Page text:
What Causes Urinary Urgency Or Incontinence In Pregnancy
The most common cause of pregnancy-related urinary incontinence or urgency is weak pelvic floor muscles . This might be temporary as the pelvic floor muscles relax to prepare for labour .
Pelvic floor muscles support the uterus and help control the bladder and bowel. The weight of your baby can weaken these muscles.
What To Do About Postpartum Leaky Bladder
There’s no question that the body changes in countless ways throughout pregnancy. You’re growing a human inside of you for 40 weeks, after all. So naturally, things are going to be a little different than they were before. What many people don’t realize-or maybe just choose to blissfully ignore until the time comes-is that even more changes can happen postpartum. One big one that a whole bunch of moms can relate to, but maybe aren’t so likely to tell their friends over coffee? A leaky bladder. Specifically, a bladder that leaks when you laugh, cough, or sneeze. Forget it if you try to go for a run or make any sudden movements.
It may feel like straight-up bodily betrayal-what did you do to deserve this? But the thing is, bladder leakage postpartum is “extremely common,” Karen Duncan, M.D., assistant professor in the department of obstetrics and gynecology at NYU Langone Health, tells SELF. It’s also notoriously underreported, she says.
The most important thing to know here is that you’re not alone, Tanaka J. Dune, M.D., urogynecologist at Weill Cornell Medicine and NewYork-Presbyterian, tells SELF. Also, there are things you can do about it.
% Of Women Cant Do A Kegel Properly We Do Them For You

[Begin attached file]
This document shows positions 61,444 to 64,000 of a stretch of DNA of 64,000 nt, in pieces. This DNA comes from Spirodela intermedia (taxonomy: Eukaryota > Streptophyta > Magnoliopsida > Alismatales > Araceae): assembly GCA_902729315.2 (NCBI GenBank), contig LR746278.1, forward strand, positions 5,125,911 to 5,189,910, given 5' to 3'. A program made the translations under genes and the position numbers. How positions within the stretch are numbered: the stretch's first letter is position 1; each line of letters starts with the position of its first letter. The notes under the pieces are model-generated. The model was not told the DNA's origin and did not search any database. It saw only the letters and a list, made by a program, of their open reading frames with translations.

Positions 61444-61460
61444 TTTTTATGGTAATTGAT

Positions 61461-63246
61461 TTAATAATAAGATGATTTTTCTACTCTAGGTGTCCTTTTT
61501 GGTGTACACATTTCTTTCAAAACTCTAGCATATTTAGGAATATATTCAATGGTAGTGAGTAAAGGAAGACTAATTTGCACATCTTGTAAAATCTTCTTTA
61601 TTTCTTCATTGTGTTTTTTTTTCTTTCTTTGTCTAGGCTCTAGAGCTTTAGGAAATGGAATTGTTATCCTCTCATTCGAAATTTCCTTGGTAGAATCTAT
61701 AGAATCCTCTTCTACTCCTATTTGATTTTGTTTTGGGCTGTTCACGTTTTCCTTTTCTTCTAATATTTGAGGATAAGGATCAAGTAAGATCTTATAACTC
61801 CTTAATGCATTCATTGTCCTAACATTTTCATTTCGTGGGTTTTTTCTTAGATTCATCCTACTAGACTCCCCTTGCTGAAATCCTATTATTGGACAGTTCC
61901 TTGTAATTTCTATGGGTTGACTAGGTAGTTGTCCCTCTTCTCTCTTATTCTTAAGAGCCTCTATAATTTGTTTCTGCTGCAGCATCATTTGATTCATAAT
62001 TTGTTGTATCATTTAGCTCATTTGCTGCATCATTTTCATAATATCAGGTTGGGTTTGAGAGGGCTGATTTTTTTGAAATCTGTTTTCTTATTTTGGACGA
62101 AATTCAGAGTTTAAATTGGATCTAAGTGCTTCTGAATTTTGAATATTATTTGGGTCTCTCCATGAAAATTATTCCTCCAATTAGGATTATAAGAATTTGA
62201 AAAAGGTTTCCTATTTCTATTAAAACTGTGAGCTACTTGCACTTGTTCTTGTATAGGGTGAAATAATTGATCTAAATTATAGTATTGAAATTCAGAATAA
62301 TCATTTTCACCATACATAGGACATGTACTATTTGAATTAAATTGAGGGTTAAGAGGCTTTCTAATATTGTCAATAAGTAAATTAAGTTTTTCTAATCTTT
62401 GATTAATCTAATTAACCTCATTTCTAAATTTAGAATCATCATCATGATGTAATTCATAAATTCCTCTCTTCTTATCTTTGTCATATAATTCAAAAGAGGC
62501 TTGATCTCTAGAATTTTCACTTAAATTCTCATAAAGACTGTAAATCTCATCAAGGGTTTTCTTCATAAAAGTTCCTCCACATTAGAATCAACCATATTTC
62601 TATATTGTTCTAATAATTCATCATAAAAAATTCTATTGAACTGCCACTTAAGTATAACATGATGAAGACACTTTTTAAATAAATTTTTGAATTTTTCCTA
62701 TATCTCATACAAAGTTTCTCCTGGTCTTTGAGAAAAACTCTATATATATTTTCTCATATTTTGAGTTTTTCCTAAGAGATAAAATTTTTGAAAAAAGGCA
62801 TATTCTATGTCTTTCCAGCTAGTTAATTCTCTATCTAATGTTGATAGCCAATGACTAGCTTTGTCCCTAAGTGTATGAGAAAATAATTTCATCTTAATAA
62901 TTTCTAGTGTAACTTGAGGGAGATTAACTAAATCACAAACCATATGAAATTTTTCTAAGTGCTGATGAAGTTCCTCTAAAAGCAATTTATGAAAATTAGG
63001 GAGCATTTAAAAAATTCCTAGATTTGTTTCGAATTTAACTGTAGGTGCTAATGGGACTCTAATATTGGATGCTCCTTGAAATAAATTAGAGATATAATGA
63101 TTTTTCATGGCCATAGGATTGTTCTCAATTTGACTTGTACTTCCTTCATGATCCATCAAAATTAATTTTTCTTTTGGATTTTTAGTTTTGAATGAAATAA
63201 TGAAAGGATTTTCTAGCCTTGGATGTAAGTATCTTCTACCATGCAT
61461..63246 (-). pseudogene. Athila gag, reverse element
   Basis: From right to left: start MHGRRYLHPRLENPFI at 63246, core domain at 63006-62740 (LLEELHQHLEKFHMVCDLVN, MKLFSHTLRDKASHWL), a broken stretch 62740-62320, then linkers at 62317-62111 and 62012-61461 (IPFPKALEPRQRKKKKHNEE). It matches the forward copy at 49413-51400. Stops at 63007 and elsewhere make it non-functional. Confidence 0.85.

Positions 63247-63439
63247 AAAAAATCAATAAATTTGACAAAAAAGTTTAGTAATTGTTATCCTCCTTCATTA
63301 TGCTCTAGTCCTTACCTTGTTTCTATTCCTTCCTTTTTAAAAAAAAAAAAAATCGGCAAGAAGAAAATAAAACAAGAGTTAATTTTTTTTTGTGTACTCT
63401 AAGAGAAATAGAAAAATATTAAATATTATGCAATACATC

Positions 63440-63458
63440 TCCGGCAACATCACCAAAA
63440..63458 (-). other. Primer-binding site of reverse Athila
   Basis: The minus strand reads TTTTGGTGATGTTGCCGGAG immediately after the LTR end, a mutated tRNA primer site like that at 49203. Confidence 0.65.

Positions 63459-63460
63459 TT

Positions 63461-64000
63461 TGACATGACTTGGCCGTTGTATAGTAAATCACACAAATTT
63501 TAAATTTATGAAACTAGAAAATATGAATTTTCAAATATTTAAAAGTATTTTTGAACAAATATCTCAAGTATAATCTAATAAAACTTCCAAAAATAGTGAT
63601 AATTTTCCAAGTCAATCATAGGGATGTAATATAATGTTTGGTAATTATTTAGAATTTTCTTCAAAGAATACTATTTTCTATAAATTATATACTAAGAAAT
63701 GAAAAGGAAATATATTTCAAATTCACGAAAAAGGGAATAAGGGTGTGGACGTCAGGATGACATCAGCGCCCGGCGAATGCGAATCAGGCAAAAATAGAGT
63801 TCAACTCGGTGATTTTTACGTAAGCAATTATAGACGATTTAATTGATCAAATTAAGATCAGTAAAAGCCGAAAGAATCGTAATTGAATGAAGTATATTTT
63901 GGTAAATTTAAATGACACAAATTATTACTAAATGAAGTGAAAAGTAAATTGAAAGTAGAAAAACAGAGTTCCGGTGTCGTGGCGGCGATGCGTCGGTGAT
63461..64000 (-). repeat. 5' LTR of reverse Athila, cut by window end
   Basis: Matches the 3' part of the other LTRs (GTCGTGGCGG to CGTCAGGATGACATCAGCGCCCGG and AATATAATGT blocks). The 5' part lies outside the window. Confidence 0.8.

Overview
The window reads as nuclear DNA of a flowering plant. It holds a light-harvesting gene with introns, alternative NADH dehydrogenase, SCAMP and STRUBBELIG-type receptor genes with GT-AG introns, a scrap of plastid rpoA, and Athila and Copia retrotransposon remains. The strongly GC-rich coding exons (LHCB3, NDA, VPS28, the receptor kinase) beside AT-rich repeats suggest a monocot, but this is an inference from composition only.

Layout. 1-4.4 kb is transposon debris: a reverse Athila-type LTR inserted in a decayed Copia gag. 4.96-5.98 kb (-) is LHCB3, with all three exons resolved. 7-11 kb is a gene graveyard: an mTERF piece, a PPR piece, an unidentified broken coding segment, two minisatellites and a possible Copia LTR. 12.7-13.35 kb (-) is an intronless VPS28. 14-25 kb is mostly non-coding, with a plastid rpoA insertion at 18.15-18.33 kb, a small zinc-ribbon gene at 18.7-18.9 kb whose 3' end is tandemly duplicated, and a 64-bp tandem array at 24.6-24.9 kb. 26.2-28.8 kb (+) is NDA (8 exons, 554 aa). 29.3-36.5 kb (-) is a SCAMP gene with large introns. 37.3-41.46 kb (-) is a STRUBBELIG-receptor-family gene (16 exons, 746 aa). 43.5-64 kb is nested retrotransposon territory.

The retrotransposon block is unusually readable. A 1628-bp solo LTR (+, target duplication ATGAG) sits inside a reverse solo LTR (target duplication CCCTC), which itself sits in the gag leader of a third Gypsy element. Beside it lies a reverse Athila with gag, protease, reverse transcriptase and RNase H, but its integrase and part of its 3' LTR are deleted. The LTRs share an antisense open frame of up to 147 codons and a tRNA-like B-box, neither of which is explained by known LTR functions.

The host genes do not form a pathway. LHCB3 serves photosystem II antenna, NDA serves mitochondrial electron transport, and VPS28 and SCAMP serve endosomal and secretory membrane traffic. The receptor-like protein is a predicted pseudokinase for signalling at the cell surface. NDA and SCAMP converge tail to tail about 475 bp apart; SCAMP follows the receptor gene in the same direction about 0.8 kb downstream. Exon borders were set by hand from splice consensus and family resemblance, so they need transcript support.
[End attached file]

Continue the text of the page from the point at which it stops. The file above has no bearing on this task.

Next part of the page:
Stress Urinary Incontinence is surprisingly common and affects 1 in 3 women. Your pelvic floor is a powerful set of muscles that play an important role in bladder control, core stability and intimate wellbeing. INNOVO takes the guesswork out of strengthening your tricky to isolate pelvic floor muscles, all from the comfort of your own home.
Don’t Miss: Cranberry Pills For Bladder Infection
Can Childbirth Weaken The Bladder
Labor and delivery may stretch, strain or even tear the muscles and the supporting tissues that hold the uterus, bladder and rectum in their proper place. The nerves may also be stretched and injured, weakening the signals allowing muscles to work properly. Some women have no damage from labor and delivery, some have damage to the nerves some have damage to the muscles and supporting ligaments some have damage to every one of these areas.
Here’s What You Can Do About Bladder Leakage After Giving Birth
While this has hopefully helped validate your experiences and made you feel less alone, you’re probably wondering what you can actually do about bladder leaks. The answer is: a lot.
Both experts emphasized that the vast majority of people can see improvements in pelvic strength and incontinence over time-typically within six months. But, they also stress, it’s important that you’re open with your ob/gyn and let them know what’s going on from the get-go so that they can help you and rule out any other contributing factors. For example, urinary tract infections can sometimes cause incontinence, says Dr. Dune, so you’ll want to make sure you’re treated properly if that’s the case.Dr. Duncan says that while many improve by their six-month postpartum visit, it can also take longer. “I tell women to give themselves 12 months after delivery,” says Dr .Dune.
During that time, you don’t have to just deal with light bladder leaks, and you don’t have to rely on clunky menstrual pads to catch any rogue drips. There are actually products made specifically for this purpose, like Poise Daily Liners for everyday use and Poise Active Collection pads with wings for exercise.